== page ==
"Kae" Wanthureerat Baramee’s food journey started at the age of 11 cooking with her family in her native Thailand. After moving to the capital city of Bangkok, she worked her way up from server to manager at a big restaurant famous for its Japanese food. Baramee impressed her restaurant colleagues after cooking for a staff party and when people told her she should start her own restaurant, the idea took hold. She left Bangkok with a plan to hone her skills in the U.S., save money, and open her own restaurant. She didn’t expect to fall in love and marry a Buffalo-native, settle here and stay, but that’s exactly what happened after she met her now-husband Marc Moscato, founder of Buffalo Bike Tours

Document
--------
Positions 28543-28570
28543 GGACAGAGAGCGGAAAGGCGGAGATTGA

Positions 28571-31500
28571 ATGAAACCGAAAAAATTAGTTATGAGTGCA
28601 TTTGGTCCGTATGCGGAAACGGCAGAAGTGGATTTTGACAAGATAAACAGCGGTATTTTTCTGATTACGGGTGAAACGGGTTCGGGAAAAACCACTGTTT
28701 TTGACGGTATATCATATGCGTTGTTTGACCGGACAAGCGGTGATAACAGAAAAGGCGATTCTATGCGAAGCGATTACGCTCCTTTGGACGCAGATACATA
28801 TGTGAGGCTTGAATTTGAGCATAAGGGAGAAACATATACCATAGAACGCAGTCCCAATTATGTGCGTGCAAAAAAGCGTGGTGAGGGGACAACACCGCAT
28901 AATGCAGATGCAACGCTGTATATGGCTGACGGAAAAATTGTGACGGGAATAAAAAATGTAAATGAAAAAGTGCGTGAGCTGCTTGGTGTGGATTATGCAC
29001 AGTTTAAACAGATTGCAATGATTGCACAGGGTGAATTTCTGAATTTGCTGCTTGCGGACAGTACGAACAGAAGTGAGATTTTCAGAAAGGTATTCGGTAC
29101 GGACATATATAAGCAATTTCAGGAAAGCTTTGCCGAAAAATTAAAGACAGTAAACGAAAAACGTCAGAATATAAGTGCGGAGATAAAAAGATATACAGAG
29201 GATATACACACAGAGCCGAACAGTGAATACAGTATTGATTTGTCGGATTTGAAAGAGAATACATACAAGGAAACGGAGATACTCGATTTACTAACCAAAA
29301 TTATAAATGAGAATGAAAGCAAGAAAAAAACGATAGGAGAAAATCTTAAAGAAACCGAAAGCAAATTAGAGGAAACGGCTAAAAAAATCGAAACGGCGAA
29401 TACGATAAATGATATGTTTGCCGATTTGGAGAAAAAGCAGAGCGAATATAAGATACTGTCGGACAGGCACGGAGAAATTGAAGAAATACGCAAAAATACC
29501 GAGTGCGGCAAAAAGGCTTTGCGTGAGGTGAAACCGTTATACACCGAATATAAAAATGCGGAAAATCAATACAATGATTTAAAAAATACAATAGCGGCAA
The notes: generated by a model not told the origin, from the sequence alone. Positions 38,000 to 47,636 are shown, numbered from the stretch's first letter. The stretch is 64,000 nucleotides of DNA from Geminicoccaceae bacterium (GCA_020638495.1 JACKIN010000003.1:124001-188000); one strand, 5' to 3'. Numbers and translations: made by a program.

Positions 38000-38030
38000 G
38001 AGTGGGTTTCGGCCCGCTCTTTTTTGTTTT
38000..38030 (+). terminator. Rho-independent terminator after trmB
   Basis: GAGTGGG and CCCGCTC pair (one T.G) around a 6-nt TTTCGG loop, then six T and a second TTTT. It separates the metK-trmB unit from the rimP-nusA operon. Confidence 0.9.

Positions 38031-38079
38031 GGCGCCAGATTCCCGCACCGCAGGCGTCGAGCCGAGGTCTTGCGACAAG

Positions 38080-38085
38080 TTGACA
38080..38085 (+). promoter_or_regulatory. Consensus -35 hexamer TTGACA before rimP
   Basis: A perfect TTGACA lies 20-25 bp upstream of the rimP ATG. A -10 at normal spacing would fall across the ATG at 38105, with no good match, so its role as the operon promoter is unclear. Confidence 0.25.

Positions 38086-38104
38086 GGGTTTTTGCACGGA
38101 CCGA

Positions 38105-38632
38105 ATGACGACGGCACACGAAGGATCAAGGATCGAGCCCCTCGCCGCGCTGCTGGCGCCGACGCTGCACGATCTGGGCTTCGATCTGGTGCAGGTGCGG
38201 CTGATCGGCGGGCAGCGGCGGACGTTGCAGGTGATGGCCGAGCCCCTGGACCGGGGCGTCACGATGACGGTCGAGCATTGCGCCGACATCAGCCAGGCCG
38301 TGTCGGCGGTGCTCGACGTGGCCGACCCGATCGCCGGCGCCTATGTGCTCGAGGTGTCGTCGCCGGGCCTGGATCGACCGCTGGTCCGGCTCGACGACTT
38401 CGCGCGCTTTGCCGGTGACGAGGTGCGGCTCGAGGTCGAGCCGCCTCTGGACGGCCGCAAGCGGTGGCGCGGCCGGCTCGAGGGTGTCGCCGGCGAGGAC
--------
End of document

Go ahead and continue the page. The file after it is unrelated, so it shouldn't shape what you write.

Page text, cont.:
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Launching her business Tiny Thai, a name that is a nod to her petite 4’ 9” frame, she now serves her menu, some of it based on Thai street food, as take out from her kitchen at 27 Chandler Street and from her food truck at Buffalo’s festivals and happenings. “I’m really happy to have people enjoy my food,” Baramee said. “I’m happy to share my story.” Her signature dishes include ramen-style Drunken Noodles, barbecue chicken in curry sauce, Pad Thai and chicken and peanut dumplings with coconut milk. During fall and winter, she offers cooking classes, including dumpling making. She’s even a featured stop on her husband’s Buffalo chicken wing tour, where she serves up samples of her version of an ancient Chinese wing recipe. Written by Michelle Kearns

Lloyd Ligao, founder and head chef, Pinoy Boi (Greater Niagara)

Lloyd Ligao working in his Pinoy Boi kitchen at the Downtown Bazaar in Buffalo